Case study: 'Noise coming from the turbines like an army marching over the mountain'
FOR the past five years, Joe Harrington has lived less than half a mile from a wind turbine.
From his rural home in Lyreacrompane in the foothills of the Stacks Mountains in north Co Kerry, he can see many more and says it's a sight and sound he has never got used to.
The former mayor of Limerick has been a vocal campaigner against windfarms but says that in a rural community like his, not everyone is willing to speak out.
"Lyreacrompane is the one place in Ireland where you can see the most wind turbines from any one point," he says.
"The nearest one is less than half a mile from my house but there are about 100 wind turbines in the area."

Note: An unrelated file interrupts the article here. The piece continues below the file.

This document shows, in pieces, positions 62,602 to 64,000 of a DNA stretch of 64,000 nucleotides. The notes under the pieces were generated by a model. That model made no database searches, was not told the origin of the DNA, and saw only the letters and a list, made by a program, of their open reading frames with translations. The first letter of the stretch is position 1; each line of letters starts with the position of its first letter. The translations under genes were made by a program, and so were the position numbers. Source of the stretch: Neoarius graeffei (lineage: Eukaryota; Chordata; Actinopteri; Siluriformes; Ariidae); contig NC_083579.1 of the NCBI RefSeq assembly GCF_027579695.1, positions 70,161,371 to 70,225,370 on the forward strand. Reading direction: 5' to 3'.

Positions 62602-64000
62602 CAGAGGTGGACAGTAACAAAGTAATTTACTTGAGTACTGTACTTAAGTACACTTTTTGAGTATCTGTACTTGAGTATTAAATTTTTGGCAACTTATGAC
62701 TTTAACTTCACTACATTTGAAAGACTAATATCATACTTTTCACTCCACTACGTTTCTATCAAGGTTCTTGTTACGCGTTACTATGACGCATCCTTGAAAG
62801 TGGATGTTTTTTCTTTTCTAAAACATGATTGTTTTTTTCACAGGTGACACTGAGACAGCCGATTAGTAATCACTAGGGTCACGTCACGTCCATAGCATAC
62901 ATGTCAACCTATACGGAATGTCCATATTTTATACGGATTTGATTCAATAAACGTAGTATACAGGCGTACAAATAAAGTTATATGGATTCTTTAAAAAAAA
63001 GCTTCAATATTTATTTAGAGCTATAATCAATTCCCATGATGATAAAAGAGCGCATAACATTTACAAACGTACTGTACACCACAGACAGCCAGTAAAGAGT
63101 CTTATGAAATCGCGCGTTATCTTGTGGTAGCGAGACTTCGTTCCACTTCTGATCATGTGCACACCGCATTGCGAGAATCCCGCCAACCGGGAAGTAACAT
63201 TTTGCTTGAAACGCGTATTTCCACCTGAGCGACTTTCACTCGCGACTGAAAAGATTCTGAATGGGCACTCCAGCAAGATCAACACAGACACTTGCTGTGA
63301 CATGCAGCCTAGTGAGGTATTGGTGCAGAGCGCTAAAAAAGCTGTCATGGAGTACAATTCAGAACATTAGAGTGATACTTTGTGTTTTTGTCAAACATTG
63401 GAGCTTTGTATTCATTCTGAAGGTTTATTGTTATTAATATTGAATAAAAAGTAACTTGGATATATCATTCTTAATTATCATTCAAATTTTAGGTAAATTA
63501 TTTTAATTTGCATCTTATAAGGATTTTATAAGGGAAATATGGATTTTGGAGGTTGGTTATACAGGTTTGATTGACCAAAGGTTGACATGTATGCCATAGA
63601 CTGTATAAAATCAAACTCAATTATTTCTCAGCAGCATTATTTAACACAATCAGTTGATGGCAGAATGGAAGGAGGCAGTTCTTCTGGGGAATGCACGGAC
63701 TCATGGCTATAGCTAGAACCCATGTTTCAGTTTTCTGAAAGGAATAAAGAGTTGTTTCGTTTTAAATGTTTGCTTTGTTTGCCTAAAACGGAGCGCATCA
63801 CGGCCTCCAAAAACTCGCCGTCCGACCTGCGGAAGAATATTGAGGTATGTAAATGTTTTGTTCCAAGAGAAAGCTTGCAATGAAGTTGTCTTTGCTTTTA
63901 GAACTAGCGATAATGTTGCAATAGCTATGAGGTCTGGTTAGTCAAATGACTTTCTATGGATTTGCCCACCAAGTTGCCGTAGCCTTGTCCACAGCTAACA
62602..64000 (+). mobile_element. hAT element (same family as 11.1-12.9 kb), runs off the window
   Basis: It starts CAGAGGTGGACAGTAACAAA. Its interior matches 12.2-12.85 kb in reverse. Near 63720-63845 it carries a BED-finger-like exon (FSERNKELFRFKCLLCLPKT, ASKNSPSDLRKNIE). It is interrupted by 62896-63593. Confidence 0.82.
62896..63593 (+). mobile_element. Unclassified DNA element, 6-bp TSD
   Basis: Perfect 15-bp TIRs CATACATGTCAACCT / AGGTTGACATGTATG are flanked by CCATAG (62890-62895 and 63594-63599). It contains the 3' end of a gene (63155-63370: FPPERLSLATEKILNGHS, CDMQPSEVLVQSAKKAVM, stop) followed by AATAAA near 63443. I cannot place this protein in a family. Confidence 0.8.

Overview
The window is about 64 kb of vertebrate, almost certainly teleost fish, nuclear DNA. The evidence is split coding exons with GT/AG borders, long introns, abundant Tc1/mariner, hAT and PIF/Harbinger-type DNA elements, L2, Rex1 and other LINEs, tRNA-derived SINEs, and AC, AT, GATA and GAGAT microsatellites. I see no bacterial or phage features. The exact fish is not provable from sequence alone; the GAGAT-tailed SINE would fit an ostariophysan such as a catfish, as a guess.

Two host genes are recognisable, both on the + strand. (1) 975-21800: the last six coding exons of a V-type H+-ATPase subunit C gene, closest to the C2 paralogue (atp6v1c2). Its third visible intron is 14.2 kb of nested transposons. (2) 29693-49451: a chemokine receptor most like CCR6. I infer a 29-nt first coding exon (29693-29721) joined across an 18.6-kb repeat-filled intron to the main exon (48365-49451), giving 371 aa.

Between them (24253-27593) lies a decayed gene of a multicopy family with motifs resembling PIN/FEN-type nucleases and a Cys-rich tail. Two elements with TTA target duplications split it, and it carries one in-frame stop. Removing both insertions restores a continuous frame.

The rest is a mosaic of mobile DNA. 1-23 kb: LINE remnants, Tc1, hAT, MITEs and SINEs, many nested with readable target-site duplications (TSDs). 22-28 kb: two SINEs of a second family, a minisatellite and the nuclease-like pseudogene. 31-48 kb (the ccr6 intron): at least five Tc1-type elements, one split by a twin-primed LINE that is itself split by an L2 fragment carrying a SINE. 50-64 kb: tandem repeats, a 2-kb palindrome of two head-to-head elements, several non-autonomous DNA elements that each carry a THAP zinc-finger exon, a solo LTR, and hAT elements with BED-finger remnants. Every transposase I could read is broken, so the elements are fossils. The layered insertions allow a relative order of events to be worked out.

Mr Harrington says the biggest disturbance from his point of view is the noise.
The new guidelines introduced state that this can't exceed 40 decibels in a home -- about the same noise level as a quiet office.
"The noise that comes from the turbines I often describe as being like an army marching over the mountain, especially when there's a strong wind . . . from the west," he said.
"The blades have to be turned off when the wind reaches a certain point but it's about a gale force eight here today and they're still going."
Mr Harrington says he's not affected by shadow flicker from the turbines, unlike some of his neighbours, who complain this is a particular problem at sunset.
But he's mindful that the windfarms are a source of income for many rural landowners, and because of that people are disinclined to speak out.